Congestion Pricing: Examples Around the U.S.
There are three main types of pricing strategies that have been implemented or are being considered for implementation in the United States:
- Variably priced lanes, involving variable tolls on separated lanes within a highway, such as Express Toll Lanes or High Occupancy Toll lanes, i.e. HOT lanes. Express Toll lanes are currently operating in Orange County, California. HOT lanes are operating in San Diego, Minneapolis, Denver, Houston and Salt Lake City.
- Variable pricing on entire facilities, which have been implemented on toll roads and bridges.
- Cordon charges to drive within or into a congested area. Such charges are under consideration for the central business district in New York City.
Variably priced lanes
I-15 in San Diego: Since 1998, single-occupant vehicles pay a per-trip fee each time they use the I-15 High-Occupancy Vehicle (HOV) lanes. The lanes are called High-occupancy Toll or HOT lanes. Tolls vary "dynamically" (i.e., in real time) with the level of traffic demand on the lanes. Fees may rise or fall in 25-cent increments as often as every six minutes to help maintain free-flow traffic conditions on the HOV lanes. The project has generated $7 million in revenue since 1998. About one-half of this revenue has been used to support transit service in the corridor. The number of carpools increased by 50 percent between 1998 and 2006. I-15 commuters, including HOT lane users, carpoolers, and general purpose lane commuters, overwhelmingly support the HOT lanes.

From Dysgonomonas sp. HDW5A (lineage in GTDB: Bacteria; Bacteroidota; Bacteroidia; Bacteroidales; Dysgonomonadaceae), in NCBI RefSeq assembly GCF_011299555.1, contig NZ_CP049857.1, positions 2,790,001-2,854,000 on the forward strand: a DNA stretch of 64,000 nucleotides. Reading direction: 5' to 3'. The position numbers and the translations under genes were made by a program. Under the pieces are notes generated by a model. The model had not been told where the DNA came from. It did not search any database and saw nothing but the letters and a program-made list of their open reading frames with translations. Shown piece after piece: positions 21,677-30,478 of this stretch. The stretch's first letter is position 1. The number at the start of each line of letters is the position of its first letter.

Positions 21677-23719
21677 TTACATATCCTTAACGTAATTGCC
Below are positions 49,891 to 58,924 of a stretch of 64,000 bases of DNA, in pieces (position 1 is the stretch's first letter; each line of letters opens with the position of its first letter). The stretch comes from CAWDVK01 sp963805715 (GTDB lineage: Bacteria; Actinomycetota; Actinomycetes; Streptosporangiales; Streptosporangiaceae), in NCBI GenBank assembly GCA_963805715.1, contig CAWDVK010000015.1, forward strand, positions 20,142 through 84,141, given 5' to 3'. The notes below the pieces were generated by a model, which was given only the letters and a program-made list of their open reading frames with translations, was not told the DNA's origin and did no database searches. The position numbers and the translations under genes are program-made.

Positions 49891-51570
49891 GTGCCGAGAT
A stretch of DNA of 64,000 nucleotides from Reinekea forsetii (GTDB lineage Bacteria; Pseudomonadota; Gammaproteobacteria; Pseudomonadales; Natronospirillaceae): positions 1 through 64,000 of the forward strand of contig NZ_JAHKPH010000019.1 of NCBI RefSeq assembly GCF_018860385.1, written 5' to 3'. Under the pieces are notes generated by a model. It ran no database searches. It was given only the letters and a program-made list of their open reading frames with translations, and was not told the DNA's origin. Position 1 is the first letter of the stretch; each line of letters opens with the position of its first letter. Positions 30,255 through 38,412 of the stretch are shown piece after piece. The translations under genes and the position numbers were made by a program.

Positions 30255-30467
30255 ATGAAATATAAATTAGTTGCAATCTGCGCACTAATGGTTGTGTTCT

Variable Pricing on Entire Facilities
Lee County, Florida: Variable pricing began August 3, 1998, on the Midpoint and Cape Coral toll bridges in Lee County, Florida. Bridge travelers were offered a 50 percent discount on their toll if they traveled during specific discount periods and paid their toll electronically. The discount periods are 6:30 to 7 am, 9 to 11 am, 2 to 4 pm, and 6:30 to 7 pm. This toll structure was developed to encourage drivers to shift from peak periods to off-peak/discount periods.
New York City: New York City is the first city in the United States to propose charging all motorists for driving in its congested core. Mayor Bloomberg's plan is projected to lead to a 6.7% reduction in vehicle miles traveled (VMT) below 86th Street in Manhattan. A flat $8 daily fee will be charged to passenger vehicles and $21 daily to trucks from 6 am to 6 pm on weekdays. Improvements will be made to transit service to support the expected increase in transit ridership. Net annual revenues of almost $500 million will be invested in transit.